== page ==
for len bytes may have been unmapped.

       The mmap() function will	fail if:

       EACCES	       The fildes file descriptor is not open  for  read,  re-
		       gardless	 of the	protection specified; or fildes	is not
		       open for	write  and  PROT_WRITE	was  specified	for  a
		       MAP_SHARED type mapping.

       EAGAIN	       The mapping could not be	locked in memory.

		       There  was  insufficient	room to	reserve	swap space for
		       the mapping.

       EBADF	       The fildes file descriptor is not  open	(and  MAP_ANON
		       was not specified).

       EINVAL	       The  arguments addr (if MAP_FIXED was specified)	or off
		       are not multiples of  the  page	size  as  returned  by
		       sysconf().

		       The argument addr (if MAP_ALIGN was specified) is not 0
		       or some power of	two multiple of	page size as  returned
		       by sysconf(3C).

		       MAP_FIXED and MAP_ALIGN are both	specified.

		       The  field  in flags is invalid (neither	MAP_PRIVATE or
		       MAP_SHARED is set).

		       The argument len	has a value equal to 0.

		       MAP_ANON	was specified, but the file descriptor was not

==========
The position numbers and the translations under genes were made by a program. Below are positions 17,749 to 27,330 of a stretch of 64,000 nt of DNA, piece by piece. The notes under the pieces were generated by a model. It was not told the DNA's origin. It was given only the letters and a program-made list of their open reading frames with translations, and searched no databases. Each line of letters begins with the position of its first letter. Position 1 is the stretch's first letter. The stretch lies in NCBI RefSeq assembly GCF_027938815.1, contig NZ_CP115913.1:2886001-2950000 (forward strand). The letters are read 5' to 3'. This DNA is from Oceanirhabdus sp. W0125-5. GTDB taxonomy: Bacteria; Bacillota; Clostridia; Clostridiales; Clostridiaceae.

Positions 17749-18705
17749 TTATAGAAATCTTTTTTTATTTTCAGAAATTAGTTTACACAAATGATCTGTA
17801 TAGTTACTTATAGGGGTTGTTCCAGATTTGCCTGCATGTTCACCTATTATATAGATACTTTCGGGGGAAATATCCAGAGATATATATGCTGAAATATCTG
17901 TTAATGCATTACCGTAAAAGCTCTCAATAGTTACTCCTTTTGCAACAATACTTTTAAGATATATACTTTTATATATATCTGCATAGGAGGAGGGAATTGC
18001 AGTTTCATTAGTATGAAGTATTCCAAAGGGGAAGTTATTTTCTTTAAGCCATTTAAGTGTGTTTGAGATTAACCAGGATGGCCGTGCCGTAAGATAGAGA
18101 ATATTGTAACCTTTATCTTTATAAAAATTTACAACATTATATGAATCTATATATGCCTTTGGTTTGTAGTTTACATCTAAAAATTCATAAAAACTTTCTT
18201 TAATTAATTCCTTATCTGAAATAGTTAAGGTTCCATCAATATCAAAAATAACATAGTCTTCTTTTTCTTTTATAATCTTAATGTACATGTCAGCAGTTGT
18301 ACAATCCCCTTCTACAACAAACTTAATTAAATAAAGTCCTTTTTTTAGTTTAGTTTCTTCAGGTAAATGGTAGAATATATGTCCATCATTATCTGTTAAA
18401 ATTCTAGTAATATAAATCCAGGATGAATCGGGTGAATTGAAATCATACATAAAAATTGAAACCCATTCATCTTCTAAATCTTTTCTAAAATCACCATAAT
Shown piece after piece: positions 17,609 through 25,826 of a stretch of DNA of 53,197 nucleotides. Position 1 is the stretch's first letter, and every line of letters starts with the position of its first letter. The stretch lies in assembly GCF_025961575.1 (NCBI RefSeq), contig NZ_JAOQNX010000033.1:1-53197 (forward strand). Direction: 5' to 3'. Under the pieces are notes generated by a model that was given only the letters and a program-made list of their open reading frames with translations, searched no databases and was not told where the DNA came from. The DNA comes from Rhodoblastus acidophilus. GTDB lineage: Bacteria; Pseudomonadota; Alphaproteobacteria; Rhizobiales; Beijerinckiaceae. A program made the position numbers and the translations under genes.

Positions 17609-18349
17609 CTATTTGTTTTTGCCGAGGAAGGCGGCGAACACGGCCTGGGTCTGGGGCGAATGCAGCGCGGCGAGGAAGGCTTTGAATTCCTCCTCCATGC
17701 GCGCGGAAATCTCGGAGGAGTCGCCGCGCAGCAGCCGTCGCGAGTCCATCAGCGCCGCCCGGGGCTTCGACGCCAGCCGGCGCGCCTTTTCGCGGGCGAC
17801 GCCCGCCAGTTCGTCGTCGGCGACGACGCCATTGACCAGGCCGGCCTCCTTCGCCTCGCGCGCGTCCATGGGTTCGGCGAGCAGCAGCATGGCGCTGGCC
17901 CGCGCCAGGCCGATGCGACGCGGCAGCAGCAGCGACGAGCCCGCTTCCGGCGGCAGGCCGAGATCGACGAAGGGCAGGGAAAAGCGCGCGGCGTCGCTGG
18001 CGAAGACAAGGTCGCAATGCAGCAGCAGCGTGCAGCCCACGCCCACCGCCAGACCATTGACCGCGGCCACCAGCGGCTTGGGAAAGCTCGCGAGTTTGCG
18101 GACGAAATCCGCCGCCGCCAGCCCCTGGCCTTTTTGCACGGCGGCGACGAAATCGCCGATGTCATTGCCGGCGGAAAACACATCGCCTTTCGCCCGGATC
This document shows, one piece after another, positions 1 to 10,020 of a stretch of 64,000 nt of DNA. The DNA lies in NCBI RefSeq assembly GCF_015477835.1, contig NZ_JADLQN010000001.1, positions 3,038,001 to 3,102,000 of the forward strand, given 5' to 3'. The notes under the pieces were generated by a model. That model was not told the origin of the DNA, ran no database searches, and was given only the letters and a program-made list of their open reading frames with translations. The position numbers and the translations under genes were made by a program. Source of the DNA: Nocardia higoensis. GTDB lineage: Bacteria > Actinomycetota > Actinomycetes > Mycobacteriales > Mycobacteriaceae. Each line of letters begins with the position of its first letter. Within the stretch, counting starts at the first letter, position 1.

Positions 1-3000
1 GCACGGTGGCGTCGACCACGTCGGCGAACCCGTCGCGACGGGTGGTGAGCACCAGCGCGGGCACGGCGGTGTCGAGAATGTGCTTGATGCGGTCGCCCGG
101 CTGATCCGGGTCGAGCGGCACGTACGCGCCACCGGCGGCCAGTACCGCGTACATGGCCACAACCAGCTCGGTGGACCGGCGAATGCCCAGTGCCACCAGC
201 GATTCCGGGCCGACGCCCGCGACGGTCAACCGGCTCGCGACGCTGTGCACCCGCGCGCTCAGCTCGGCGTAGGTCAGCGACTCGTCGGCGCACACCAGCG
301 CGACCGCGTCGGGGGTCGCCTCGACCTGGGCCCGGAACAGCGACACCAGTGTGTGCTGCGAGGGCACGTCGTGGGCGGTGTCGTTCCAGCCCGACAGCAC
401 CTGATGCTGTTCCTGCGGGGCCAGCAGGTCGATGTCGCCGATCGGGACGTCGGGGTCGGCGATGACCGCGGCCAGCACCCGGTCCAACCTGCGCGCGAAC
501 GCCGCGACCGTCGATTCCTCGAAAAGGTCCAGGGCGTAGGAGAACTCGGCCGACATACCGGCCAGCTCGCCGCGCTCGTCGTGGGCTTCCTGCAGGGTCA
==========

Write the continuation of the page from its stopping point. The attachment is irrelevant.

-1.

		       MAP_TEXT	was specified but PROT_EXEC was	not.

		       MAP_TEXT	and MAP_INITDATA were both specified.

       EMFILE	       The  number of mapped regions would exceed an implemen-
		       tation-dependent	limit (per process or per system).

       ENODEV	       The fildes argument  refers  to	an  object  for	 which
		       mmap() is meaningless, such as a	terminal.

       ENOMEM	       The MAP_FIXED option was	specified and the range	[addr,
		       addr + len) exceeds that	allowed	for the	address	 space
		       of a process.

		       The MAP_FIXED option was	not specified and there	is in-
		       sufficient room in the address space to effect the map-
		       ping.

		       The  mapping could not be locked	in memory, if required
		       by mlockall(3C),	because	it would  require  more	 space
		       than the	system is able to supply.

		       The  composite  size  of	 len plus the lengths obtained
		       from all	previous calls to mmap()  exceeds  RLIMIT_VMEM
		       (see  getrlimit(2)).

       ENOTSUP	       The system does not support the combination of accesses
		       requested in the	prot argument.

       ENXIO	       Addresses in the	range [off, off	+ len) are invalid for
		       the object specified by fildes.

		       The  MAP_FIXED  option  was  specified in flags and the
		       combination of addr, len	and off	is invalid for the ob-
		       ject specified by fildes.

       EOVERFLOW       The  file  is  a	regular	file and the value of off plus
		       len exceeds the offset maximum establish	 in  the  open